Stock market performance

Shares listed on stock markets represent real companies. As the value and demand for these company shares increases so does their price. When an index is said to be trading up or down by a number of points, this relates to the total increase or decrease in the value of the company shares it includes.

What affects the price of shares?

Share prices reflect a company's earnings and the dividends it pays, which can be affected by different factors. Some are obvious, such as the impact of a rising oil price on airlines; or more open to conjecture, such as the impact of a new competitor entering the market, or new legislation.

If investors believe that a new piece of information will negatively affect a company's ability to generate profit, demand for the stock may weaken, which will in turn reduce the price. Sometimes, the information may not even be specific to one company - for example, if people believe the US economy is weakening, stock markets around the world can often fall collectively in response.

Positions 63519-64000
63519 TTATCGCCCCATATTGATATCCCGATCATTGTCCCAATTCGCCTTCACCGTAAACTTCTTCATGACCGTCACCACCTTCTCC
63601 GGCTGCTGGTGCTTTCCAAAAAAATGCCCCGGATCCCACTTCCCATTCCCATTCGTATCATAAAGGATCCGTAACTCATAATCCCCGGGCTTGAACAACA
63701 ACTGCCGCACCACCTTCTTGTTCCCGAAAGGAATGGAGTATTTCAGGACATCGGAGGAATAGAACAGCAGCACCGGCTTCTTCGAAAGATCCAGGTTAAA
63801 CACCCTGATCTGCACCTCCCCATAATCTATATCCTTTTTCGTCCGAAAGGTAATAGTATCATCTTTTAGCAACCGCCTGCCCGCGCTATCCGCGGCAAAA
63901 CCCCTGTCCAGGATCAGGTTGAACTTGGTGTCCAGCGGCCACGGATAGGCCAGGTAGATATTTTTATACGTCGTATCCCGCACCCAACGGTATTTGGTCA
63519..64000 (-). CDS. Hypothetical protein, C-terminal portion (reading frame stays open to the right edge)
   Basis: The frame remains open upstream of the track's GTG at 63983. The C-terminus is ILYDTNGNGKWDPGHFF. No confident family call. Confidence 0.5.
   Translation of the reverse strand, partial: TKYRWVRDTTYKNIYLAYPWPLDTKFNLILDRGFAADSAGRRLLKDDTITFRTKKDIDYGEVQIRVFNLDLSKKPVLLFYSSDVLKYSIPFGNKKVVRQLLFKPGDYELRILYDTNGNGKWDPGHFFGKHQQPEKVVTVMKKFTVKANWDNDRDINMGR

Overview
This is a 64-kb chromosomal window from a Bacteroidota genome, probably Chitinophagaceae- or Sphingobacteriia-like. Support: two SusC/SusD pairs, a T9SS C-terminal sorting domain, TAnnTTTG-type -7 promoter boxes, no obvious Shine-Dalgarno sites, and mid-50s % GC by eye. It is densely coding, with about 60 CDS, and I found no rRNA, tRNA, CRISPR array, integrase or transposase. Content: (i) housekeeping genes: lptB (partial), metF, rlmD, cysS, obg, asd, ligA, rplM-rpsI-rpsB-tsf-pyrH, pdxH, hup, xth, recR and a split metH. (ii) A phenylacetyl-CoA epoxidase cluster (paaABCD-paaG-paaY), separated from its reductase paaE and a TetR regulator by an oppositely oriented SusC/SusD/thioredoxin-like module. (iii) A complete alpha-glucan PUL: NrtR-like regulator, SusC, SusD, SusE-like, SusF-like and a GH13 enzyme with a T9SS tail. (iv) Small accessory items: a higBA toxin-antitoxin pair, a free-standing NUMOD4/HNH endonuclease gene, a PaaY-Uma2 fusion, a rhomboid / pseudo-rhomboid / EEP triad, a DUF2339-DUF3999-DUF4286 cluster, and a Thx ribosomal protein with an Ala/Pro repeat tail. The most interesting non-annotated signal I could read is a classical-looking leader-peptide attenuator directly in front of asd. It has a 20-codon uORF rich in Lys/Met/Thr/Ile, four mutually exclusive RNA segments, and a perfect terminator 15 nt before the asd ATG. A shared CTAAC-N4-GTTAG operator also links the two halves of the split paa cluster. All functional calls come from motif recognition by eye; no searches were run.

What is the FTSE?

The FTSE is an independent company which calculates markets across a wide range of asset classes (equities, bonds, cash and property). It creates a benchmark which fund performance can be measured against.

The FTSE 100 Index measures the performance of shares in the 100 largest blue chip companies in the UK.

The FTSE All Share Index measures the performance of shares in 98-99% of all UK companies listed on the London Stock Exchange.

It's worth remembering that unless you have invested in a tracker fund, rises or falls in an index may not reflect the performance of your own investments, as some sectors may not be represented in the index. Check the performance of the fund for a true picture.

Please note that value of investments and income from them can go down as well as up, so you may not get back the amount you invest. Fidelity Personal Investing does not give personal recommendations. If you are unsure of the suitability of an investment you should speak to an adviser.

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